Are We Not All Superheroes?

I recently read a fascinating piece by Nathaniel Givens on Times and Seasons entitled, “Are Prophets Superheroes?”. I was thinking about what was said within, in conjunction with a piece on Rational Faiths, about questions for the resurrection and felt like I should weigh in.
I agree with most of the central bits to Givens’ piece, which essentially boils down to the idea that we have a cultural expectation for prophets to be like superheroes, fundamentally different than the rest of us, with some superior connection to revelation. Givens posits that this is false and that prophets struggle to receive revelation just like the rest of us. I agree and think that anything that elevates prophets to a superhero or god-like standard brings with it dangerous assumptions and complications when those ideas are questioned by further historical inquiry.
However, I think rather than dismissing the idea of a connection to superheroes, we may be able to expand it to encompass all of us. Sure prophets are superheroes, but so is everyone else. I touched on this a bit in an older post about the tensions between the pragmatic and supernatural. I also watched an enormous amount of superhero cartoons as a child in the ‘90s (X-Men, Spiderman, Batman, The Tick, etc.) and that may color my desire to view the world with the possibility for the super to be reality.
So, why are we all superheroes? Well, the mutant comparison I think is most apt, except that everyone is a mutant, there is no divide between humans and mutants. There may be mutants that do not recognize their own powers yet or reject those that have more obvious powers showing. (You could make an interesting parallel drawing from Joseph Smith’s teachings about baptism literally changing blood to make it of the house of Israel, with that bringing some sort of ‘superpowers’.)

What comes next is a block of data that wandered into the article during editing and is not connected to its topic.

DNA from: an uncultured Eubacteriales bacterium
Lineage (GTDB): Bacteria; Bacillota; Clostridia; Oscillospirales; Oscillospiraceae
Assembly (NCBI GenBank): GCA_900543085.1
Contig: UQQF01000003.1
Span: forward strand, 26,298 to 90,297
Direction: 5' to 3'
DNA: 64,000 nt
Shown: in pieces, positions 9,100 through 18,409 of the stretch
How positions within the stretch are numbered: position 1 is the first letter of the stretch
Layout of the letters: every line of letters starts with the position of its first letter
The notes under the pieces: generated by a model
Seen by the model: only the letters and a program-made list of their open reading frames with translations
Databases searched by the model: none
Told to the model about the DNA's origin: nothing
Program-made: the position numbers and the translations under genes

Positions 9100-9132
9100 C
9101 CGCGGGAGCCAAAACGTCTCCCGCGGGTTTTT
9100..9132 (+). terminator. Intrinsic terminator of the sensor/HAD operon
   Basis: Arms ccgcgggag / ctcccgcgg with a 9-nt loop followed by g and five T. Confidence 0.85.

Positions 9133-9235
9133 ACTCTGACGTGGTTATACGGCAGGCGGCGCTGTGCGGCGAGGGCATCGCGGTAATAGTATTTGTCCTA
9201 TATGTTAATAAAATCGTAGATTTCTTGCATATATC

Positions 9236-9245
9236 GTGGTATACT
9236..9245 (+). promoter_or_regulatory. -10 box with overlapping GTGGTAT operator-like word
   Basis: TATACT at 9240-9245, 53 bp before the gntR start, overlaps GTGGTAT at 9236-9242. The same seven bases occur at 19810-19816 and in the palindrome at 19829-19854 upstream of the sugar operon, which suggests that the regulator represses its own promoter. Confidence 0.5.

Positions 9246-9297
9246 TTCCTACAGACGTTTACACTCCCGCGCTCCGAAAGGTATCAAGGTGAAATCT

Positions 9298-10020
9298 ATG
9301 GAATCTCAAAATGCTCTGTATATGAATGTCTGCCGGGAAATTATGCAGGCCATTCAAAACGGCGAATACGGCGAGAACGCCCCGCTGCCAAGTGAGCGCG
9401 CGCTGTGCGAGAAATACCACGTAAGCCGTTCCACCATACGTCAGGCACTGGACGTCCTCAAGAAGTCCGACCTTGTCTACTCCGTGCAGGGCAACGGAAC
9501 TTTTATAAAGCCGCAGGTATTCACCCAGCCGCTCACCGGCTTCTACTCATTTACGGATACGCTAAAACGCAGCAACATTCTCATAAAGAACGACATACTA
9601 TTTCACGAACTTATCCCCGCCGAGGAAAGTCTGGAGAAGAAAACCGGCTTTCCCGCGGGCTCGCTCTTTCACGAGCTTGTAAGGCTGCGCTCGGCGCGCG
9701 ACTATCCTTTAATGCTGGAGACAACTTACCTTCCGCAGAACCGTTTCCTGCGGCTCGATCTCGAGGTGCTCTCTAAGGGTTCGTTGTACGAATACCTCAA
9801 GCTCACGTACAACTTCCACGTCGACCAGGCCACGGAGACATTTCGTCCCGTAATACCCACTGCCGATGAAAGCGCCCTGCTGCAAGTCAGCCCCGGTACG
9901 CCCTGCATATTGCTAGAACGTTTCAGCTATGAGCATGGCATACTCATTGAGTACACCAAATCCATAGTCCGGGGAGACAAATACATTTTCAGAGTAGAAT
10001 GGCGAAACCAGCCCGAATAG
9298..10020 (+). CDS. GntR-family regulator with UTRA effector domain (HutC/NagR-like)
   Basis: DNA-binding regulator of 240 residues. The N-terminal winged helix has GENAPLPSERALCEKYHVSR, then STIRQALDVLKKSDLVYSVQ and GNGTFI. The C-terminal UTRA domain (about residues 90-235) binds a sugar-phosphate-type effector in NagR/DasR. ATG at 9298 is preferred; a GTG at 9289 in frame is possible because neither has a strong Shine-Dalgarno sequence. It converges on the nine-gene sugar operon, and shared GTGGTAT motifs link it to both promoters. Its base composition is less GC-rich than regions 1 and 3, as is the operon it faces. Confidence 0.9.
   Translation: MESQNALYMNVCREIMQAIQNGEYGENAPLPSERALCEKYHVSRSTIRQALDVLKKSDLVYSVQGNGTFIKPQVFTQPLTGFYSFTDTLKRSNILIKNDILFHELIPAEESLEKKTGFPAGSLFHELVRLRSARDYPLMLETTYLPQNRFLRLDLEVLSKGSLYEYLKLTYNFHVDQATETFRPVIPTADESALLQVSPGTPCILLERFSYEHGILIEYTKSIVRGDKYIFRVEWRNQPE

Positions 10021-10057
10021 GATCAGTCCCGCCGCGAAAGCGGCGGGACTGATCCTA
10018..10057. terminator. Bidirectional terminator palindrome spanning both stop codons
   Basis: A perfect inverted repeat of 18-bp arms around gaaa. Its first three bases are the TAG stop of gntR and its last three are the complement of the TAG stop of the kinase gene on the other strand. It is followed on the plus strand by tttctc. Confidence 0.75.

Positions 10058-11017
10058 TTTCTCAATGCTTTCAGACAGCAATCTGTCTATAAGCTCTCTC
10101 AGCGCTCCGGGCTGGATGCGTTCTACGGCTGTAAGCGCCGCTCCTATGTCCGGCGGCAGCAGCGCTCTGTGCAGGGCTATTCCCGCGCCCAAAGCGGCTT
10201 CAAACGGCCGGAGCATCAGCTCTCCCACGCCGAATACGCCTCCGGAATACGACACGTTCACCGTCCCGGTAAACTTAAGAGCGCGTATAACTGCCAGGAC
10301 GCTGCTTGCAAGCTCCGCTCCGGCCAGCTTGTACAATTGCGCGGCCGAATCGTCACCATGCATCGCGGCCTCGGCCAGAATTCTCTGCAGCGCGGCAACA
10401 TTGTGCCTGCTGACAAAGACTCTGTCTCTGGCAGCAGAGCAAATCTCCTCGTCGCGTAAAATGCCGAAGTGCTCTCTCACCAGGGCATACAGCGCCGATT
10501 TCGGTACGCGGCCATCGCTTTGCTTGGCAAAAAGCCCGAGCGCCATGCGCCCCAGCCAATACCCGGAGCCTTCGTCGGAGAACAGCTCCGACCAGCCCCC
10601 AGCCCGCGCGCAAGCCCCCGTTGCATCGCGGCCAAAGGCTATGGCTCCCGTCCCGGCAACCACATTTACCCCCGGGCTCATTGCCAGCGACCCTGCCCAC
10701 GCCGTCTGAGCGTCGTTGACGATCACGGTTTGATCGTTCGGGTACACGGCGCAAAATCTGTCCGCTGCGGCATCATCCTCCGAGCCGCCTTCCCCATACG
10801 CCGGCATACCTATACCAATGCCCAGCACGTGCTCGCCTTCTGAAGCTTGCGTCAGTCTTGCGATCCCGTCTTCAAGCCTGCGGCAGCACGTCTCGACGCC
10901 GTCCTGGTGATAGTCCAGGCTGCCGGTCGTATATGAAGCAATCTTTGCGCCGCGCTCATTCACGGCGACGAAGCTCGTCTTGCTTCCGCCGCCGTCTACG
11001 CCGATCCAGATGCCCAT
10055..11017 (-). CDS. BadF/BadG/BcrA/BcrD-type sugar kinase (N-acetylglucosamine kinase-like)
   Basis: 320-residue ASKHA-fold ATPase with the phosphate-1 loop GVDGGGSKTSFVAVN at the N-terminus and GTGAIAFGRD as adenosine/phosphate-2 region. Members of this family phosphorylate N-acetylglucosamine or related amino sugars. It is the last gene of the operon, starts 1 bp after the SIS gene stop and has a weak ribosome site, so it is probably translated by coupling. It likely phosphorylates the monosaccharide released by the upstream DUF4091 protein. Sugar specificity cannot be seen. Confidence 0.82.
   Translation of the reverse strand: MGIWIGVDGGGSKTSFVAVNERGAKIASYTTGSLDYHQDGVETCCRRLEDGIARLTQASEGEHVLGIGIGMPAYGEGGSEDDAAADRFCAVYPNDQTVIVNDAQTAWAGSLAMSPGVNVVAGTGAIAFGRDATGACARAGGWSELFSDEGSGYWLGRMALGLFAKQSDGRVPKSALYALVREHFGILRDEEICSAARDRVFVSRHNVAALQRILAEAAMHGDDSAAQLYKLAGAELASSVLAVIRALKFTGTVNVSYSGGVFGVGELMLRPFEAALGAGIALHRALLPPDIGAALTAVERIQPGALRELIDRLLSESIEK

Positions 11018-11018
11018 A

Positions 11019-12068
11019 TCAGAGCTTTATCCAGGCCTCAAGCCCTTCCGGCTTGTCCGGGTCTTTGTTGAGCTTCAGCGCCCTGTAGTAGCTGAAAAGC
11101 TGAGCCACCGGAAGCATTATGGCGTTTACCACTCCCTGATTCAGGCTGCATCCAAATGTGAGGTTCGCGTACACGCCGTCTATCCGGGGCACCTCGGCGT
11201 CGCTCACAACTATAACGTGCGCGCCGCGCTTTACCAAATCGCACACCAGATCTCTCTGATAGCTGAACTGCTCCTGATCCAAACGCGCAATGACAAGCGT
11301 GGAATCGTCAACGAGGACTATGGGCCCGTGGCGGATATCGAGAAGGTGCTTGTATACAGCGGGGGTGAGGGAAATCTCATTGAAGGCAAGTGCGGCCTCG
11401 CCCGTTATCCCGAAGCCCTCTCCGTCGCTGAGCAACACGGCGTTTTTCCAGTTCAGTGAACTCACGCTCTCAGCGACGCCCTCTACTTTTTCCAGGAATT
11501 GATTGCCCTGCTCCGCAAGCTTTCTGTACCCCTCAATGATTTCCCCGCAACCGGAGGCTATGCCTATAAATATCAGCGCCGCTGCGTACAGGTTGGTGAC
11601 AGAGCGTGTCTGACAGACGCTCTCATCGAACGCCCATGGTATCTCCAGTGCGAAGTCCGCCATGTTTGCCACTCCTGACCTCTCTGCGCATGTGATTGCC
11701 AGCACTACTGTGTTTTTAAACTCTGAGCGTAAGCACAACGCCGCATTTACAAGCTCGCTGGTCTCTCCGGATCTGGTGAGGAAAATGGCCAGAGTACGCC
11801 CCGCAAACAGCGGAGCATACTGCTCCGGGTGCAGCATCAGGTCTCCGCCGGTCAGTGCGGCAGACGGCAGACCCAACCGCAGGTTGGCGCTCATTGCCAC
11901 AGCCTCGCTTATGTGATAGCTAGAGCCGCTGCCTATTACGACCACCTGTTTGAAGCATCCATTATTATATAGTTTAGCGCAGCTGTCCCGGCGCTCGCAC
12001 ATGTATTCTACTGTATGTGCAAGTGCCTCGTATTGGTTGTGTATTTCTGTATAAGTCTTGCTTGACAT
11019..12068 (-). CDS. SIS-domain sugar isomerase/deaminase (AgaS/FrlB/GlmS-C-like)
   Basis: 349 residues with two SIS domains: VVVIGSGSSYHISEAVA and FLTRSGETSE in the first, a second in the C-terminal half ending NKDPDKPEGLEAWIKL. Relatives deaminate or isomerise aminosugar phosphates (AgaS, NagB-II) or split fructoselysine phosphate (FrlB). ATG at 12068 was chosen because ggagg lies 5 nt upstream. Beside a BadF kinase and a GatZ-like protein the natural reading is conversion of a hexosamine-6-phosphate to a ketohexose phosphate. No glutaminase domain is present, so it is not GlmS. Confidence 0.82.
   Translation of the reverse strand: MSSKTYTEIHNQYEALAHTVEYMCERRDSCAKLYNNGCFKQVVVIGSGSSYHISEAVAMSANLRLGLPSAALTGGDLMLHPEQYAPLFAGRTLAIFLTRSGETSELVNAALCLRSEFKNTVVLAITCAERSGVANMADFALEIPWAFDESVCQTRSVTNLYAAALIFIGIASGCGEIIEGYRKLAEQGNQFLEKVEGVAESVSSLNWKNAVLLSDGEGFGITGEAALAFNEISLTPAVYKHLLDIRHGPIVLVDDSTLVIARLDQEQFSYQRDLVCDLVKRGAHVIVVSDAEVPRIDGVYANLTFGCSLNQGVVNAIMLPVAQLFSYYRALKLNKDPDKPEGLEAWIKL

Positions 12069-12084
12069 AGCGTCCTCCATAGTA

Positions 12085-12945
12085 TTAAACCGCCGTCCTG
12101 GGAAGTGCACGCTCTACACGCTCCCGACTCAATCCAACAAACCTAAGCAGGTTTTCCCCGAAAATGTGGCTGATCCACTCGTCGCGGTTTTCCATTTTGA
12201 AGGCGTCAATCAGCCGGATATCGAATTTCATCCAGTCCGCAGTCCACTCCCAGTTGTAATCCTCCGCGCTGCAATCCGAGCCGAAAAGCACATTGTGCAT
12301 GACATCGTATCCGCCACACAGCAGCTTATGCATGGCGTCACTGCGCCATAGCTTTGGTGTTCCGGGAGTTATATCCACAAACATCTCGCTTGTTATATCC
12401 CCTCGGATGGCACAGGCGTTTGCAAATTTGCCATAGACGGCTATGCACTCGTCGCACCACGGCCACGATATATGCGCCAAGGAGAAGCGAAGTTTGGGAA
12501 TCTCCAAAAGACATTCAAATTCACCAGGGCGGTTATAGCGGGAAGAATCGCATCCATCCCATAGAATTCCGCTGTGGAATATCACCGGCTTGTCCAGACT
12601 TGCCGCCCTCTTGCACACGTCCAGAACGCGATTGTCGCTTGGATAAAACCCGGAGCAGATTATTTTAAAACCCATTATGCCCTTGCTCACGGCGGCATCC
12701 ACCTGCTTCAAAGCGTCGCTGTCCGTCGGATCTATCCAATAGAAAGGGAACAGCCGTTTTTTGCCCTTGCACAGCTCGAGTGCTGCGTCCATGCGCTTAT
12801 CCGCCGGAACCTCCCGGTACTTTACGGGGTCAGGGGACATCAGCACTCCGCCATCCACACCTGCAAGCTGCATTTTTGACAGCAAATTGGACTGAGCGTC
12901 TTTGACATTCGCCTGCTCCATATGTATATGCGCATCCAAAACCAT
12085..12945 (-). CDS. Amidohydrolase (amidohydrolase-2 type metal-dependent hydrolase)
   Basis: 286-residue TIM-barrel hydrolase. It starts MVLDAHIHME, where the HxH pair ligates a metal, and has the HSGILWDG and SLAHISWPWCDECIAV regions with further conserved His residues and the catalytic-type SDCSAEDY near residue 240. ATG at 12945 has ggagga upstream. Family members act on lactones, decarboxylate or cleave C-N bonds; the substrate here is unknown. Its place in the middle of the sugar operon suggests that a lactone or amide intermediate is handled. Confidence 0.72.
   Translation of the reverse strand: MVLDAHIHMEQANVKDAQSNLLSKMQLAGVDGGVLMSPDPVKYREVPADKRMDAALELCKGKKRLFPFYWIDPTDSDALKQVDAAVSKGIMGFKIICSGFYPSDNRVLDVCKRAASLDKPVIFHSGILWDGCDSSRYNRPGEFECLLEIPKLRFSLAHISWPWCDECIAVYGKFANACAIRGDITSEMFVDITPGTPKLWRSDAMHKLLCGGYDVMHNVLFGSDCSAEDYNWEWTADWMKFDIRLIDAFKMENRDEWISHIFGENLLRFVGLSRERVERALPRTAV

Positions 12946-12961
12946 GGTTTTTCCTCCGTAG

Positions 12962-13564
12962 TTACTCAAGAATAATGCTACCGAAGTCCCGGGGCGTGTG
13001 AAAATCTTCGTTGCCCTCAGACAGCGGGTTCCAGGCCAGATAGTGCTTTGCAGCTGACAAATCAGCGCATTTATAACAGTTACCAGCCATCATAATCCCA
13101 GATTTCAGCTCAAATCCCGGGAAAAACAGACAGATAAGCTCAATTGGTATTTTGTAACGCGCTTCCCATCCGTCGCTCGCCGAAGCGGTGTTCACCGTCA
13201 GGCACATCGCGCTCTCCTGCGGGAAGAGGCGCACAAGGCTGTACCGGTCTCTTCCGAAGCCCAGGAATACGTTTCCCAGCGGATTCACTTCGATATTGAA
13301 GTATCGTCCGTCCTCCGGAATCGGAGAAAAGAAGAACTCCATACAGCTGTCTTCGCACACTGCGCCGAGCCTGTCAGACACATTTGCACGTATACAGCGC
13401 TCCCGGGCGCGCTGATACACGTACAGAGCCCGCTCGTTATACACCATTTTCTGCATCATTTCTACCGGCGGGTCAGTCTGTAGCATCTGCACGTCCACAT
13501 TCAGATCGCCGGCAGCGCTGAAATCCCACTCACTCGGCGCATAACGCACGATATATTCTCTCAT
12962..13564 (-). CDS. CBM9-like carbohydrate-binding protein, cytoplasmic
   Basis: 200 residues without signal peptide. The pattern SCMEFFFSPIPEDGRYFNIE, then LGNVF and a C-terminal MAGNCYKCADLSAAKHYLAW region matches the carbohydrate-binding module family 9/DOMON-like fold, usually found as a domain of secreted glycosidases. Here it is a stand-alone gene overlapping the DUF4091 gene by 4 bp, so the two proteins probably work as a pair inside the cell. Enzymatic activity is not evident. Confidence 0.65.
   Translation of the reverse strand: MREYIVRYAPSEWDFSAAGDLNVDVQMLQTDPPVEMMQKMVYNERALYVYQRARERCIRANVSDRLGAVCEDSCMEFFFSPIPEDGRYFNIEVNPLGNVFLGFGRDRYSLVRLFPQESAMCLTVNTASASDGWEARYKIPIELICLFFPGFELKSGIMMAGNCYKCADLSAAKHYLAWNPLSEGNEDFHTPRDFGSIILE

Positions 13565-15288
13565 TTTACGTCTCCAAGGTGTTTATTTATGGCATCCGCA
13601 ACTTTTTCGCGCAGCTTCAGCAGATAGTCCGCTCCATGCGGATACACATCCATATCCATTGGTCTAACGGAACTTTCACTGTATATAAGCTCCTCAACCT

Everyone has the Light of Christ (Moroni 7:15-19), which gives some access to the divine. This becomes stronger and more honed as the Gift of the Holy Ghost is received, and each individual strives to follow it. This access to revelation and the divine is our superpower. We all have it. We can all be superheroes, but the choice is ours.
As one superhero knows too well, “With great power comes great responsibility.” He learned the hard way that using superpowers for gain results in personal pain and then devoted his life to using his gifts to help others. Admittedly, this choice seems to result in pain as well, but it brings a sense of fulfillment. For us, we should use the Spirit, our superpower, to help others- to know who is in need and what we can do for them.
With this model, the Church can be like the X-Men, with the prophet as Professor X, an experienced superhero that generally knows what is good, but occasionally makes well-intentioned mistakes that can cause hurt and pain for others. (AKA in the films, locking up Jean’s conscious, so that she never learned to control it, until it was unleashed as the Dark Phoenix and then led loads of deaths and destruction). Everyone has a part to play and a voice to add.

We can each experience the Spirit, our power, differently. Perhaps some it’s through service, others entertainment and still others in more traditional ways. Whatever it is, we can feel it and can use our gifts, our powers, to help others. Everyone’s flawed (Wolverine’s stubborn and a loner, Cyclops is prideful, Rogue is afraid of her powers and herself, etc.) but together we can do great good.

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